Science in the News is our weekly show about news from the worlds of science, technology and medicine.
10:45 PM - 11:00 PM October 14, 2014
5:06 PM - 5:11 PM October 09, 2014
3:54 PM - 4:00 PM October 09, 2014
10:45 PM - 11:00 PM October 07, 2014
8:30 PM - 8:34 PM October 06, 2014
How do you know where you are? These Nobel Prize winners can tell you.
10:45 PM - 11:00 PM September 30, 2014
10:45 PM - 11:00 PM September 23, 2014
7:56 PM - 8:03 PM September 22, 2014
5:11 PM - 5:16 PM September 19, 2014
10:45 PM - 11:00 PM September 16, 2014
12:28 PM - 12:32 PM September 11, 2014
10:45 PM - 11:00 PM September 09, 2014
7:37 PM - 7:41 PM September 05, 2014
9:04 PM - 9:08 PM September 03, 2014
10:45 PM - 11:00 PM September 02, 2014
1:52 PM - 1:57 PM August 28, 2014
10:45 PM - 11:00 PM August 26, 2014
10:45 PM - 11:00 PM August 19, 2014
10:45 PM - 11:00 PM August 12, 2014
5:58 PM - 6:02 PM August 12, 2014
Until recently, scientists had mapped only about 20 percent of the sea floor. But our knowledge of the deep seas is changing because of information from satellites. Scientists have produced a new map that provides a detailed picture of the oceans.
The sun’s energy creates light and heat. It also produces charged electrical particles and magnetic fields. The sun can keep the earth nice and warm and helps our crops to grow. But a sudden burst of that solar energy can cause a power outage.
American-born British Scientist John O'Keefe and Norwegians May-Britt Moser and Edvard Moser won the Nobel Prize in medicine. They discovered how the brain knows the body’s location.
Researchers at the Medical University of South Carolina started working on creating living tissue since 2003. Now, with the help of a 3-D printer they call the Palmetto printer, the scientists hope to be able to print tissue to replace damaged organs.
Former NASA engineer helps group get information from a satellite that was launched in the 1970s and had been silent for years; giving an old satellite a new mission. | As It Is
Scientists in South Korea find that “one person’s trash is another person’s treasure.” Read on to learn about this idiom and many other expressions.
Researchers saw immediate changes in brains of people when they were told hard work is more important than their genes | Science in the News
The new report says the Earth’s ozone layer is showing signs of recovery. Ozone is a form of oxygen. It is found in the air we breathe and in Earth's atmosphere.
Also, Turkey and US help Kurdish forces fight Islamic State, and finally some good news on the fight against Ebola. | In the News More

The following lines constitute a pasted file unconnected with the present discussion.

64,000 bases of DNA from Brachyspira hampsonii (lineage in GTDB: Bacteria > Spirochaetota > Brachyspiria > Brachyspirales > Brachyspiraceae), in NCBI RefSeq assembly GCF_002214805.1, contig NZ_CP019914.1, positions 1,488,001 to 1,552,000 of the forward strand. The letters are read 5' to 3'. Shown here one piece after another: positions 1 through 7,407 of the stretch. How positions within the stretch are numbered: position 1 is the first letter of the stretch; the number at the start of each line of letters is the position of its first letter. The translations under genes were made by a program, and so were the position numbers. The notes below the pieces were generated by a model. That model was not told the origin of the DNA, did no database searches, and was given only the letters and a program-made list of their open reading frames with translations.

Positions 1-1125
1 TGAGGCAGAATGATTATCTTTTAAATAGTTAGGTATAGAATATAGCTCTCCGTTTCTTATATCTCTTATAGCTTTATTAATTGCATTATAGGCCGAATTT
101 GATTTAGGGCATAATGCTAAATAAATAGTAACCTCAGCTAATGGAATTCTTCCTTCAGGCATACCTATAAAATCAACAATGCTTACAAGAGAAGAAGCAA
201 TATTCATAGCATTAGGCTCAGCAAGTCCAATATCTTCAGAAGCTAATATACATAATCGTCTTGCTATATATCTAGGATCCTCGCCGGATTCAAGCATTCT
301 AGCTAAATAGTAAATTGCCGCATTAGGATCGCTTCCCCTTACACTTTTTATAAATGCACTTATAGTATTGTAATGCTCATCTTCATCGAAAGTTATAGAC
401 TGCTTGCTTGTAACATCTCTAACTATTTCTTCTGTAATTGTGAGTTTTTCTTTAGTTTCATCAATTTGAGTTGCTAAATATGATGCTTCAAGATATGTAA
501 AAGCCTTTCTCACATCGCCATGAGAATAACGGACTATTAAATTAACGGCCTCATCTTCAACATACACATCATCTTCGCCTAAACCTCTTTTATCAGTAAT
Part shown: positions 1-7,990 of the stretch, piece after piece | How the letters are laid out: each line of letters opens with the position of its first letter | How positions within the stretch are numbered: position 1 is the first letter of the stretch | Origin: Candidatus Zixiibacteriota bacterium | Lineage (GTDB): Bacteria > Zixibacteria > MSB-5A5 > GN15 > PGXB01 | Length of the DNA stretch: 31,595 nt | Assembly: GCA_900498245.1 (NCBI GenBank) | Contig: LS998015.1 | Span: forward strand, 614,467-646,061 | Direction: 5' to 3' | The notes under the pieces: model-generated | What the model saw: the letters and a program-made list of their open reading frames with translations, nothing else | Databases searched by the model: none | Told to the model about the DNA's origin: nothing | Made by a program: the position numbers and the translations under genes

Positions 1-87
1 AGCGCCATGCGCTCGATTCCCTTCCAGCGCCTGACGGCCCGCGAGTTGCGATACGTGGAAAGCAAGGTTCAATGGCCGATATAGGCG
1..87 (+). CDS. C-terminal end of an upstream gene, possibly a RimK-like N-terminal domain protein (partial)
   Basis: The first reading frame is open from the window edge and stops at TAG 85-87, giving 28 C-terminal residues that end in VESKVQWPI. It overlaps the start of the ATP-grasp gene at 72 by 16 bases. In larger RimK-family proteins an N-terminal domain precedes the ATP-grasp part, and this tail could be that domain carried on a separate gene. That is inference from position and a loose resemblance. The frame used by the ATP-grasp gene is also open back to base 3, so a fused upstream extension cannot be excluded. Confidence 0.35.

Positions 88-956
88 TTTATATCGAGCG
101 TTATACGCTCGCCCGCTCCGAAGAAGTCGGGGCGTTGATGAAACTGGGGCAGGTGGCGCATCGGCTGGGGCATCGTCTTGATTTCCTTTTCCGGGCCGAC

In 1900, about 100,000 cheetahs lived in the world. Today there are only 10,000 of the animals. It appears that the cheetah is vulnerable to attacks by other animals because of its physiology -- the way its body operates. The cat simply burns a lot of calories -- the energy produced by food. More
Voters in Taiwan are preparing to choose to vote in local elections that may be partly shaped by protests in Hong Kong. As the election gets closer, leaders of both of the country’s main political parties are being pressured to strongly support democracy activists in Hong Kong. More
An earlier launch across the border led to an exchange of gunfire between North and South Korean troops. South Korean leaders have asked activists to stop launching balloons, but do not have the power to make them do so. | As It Is More
People who suffer from hidden hunger have enough to eat, but the quality of their food is low. Ten of the 14 countries with the highest rate of "hidden hunger" are located south of the Saharan Desert in Africa. Several Southeast Asian and South Asian countries have improved since 1990. More
Until recently, scientists had mapped only about 20 percent of the sea floor. But our knowledge of the deep seas is changing because of information from satellites. Scientists have produced a new map that provides a detailed picture of the oceans. More
The North and South clashed in a series of battles called the Seven Days Campaign. The struggle saved the Confederacy but came at a terrible price. More
The sun’s energy creates light and heat. It also produces charged electrical particles and magnetic fields. The sun can keep the earth nice and warm and helps our crops to grow. But a sudden burst of that solar energy can cause a power outage. More
Rock and Roll Hall of Fame officials nominated Green Day, The Paul Butterfield Blues Band, Chic, Joan Jett and the Blackhearts and Kraftwerk. Also included were The Marvelettes, N.W.A., Nine Inch Nails, The Spinners and The Smiths. | American Mosaic More
Generations of schoolchildren have been taught that Christopher Columbus discovered the New World. In fact, the second Monday in October is celebrated as a national holiday, Columbus Day, to honor the European explorer. More